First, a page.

• They state that for a passing-off claim, the plaintiff must prove goodwill and reputation in 1995 when the defendants started using the mark, which they argue the plaintiff has failed to do.
  • The defendants contend that mere dishonesty cannot be a ground for granting an interim injunction and cite relevant case law.
  • They argue that the suit is barred by acquiescence, delay, and laches, as the plaintiff knew about the defendant’s use of the mark since 2014, but filed the suit in December 2022.
  • The defendants claim that mere access to their website from Delhi does not establish territorial jurisdiction, as their website does not have a payment gateway.
  • They argue that ‘MAYO’ is a common name in India, associated with historical figures and the Mayo College in Ajmer, Rajasthan. They also highlight that ‘MAYO’ is a common surname in the West, and its dictionary meaning refers to mayonnaise.
  • The defendants contend that the judgment in Milmet (Milmet Oftho Industries and Ors. vs. Allergan Inc. MANU/SC/0512/2004) relied upon by the plaintiff is not applicable to hospitals, and the subsequent judgment in Prius (Toyota Jidosha Kabushiki Kaisha v. Prius Auto Industries Ltd., MANU/SC/1619/2017) considered and superseded the Milmet judgment.
  • Without waiving their rights, the defendants offer to add the prefix ‘Dr Kailash Narayan’ to their existing name to distinguish it from the plaintiff’s trademark.

Plaintiff’s Rejoinder:

  • The plaintiff argues that the defendant’s willingness to add a prefix to their existing names demonstrates the indefensibility of their initial adoption of the ‘MAYO’ mark and supports the balance of convenience in favor of the plaintiff.
  • They contend that the defense of prior users under Section 34 of the Trade Marks Act, 1999 would not apply to the proposed mark of the defendants, and the plaintiff’s common law rights in the ‘MAYO’ mark in India should be considered for passing off purposes.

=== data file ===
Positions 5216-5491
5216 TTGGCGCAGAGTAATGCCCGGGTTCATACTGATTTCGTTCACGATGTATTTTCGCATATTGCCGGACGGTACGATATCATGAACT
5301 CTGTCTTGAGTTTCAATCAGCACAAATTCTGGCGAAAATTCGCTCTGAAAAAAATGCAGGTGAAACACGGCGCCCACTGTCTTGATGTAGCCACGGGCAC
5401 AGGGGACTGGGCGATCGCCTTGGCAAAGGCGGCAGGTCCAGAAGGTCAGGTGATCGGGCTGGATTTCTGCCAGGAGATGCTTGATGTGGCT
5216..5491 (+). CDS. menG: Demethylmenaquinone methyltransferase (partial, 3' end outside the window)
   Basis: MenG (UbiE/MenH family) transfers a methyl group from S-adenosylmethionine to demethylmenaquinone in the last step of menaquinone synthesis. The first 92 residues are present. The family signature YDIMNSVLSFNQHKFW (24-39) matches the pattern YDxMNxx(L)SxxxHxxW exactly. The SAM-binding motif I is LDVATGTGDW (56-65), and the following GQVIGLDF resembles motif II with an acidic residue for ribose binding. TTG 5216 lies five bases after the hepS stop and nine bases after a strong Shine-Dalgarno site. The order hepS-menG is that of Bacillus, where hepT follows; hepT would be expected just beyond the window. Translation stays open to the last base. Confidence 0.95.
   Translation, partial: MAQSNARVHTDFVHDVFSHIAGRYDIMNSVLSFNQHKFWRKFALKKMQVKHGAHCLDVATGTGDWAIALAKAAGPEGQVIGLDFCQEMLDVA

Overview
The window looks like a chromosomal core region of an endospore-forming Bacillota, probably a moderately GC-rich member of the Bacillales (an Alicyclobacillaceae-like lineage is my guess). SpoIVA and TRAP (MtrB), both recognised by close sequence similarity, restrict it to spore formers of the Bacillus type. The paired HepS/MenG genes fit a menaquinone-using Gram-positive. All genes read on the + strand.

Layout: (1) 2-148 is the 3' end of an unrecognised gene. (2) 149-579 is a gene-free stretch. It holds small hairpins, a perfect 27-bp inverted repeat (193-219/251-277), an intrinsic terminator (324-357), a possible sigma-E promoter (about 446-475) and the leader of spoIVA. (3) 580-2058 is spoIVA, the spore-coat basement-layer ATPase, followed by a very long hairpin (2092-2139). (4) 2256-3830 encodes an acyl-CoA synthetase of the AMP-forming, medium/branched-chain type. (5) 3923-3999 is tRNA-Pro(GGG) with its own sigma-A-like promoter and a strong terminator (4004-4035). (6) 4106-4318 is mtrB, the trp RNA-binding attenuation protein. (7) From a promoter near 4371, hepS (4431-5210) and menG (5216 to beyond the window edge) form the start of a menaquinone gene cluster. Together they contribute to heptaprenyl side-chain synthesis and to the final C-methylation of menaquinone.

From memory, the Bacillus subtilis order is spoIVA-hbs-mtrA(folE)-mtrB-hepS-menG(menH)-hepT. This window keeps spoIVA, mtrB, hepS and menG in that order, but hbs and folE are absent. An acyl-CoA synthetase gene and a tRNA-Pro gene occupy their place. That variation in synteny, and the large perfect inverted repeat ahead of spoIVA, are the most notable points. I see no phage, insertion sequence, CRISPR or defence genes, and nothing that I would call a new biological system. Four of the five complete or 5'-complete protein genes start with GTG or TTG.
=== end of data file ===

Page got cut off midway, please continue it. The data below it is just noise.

Analysis and Reasoning

The court’s reasoning and arguments in addressing the legal issues can be summarized as follows:

Registration of the “Mayo” Marks: The court notes that the plaintiff obtained registrations for the marks ‘MAYO’ and ‘MAYO CLINIC’ under Class 16, which deals with ‘periodicals, medical or other journals, printed matter.’ The court cites the Corn Products case[1], where the Supreme Court held that if a trade connection can be established between two commodities with similar trademarks, there is a likelihood of confusion or deception in the market. The court also refers to the FDC case[2], where it was held that ‘pharmaceutical preparations’ and ‘booking of appointment of doctors’ are allied and cognate services. Based on these precedents, the court concludes that ‘hospitals’ and ‘education services providing courses of instruction in medicine and health care’ are allied and cognate to ‘medical journals and periodicals as they all relate to the healthcare and medical education sector. Therefore, the court finds that the defendant’s use of identical marks in relation to similar services is likely to cause confusion and infringes on the plaintiff’s registered trademarks.

Honest Adoption of the Mark: The court finds that the adoption of the mark ‘MAYO’ by the defendants was dishonest. It notes that the founder of the defendant institutions was aware of ‘Mayo Clinic’ in the USA, drew inspiration from Dr. William Mayo (the founder of ‘The Mayo Clinic’), and had extensive education and medical qualifications from the USA. The court concludes that the adoption of the name ‘MAYO’ by the defendants was clearly dishonest.

Delay and Laches: The court cites the Midas case[3], where the Supreme Court held that delay alone cannot be a ground to deny an injunction if the adoption of the mark was dishonest. It also refers to the Hindustan Pencils case[4], which held that if the defendant acts fraudulently with the knowledge of violating the plaintiff’s rights, delay on the part of the plaintiff in taking action does not bar the grant of an injunction. The court finds that the defendants’ dishonest adoption of the mark ‘MAYO’ is sufficient to justify the grant of an injunction, despite any delay on the part of the plaintiff.

Acquiescence: The court notes that the plaintiff had sent a legal notice to the defendants in 2014, opposing their use of the mark ‘MAYO.’ The plaintiff had also filed an opposition to the defendants’ trademark application for the device mark ‘Mayo Institute of Medical Sciences.’ The court finds that the plaintiff had put the defendants on notice and there was no acquiescence on the part of the plaintiff to the use of the mark ‘MAYO’ by the defendants.

Added Matter: The court mentions that the defendants proposed adding a long prefix to all their existing names wherever the mark ‘MAYO’ occurs. The court paid reliance of the case of Kaviraj Pandit[5] which said: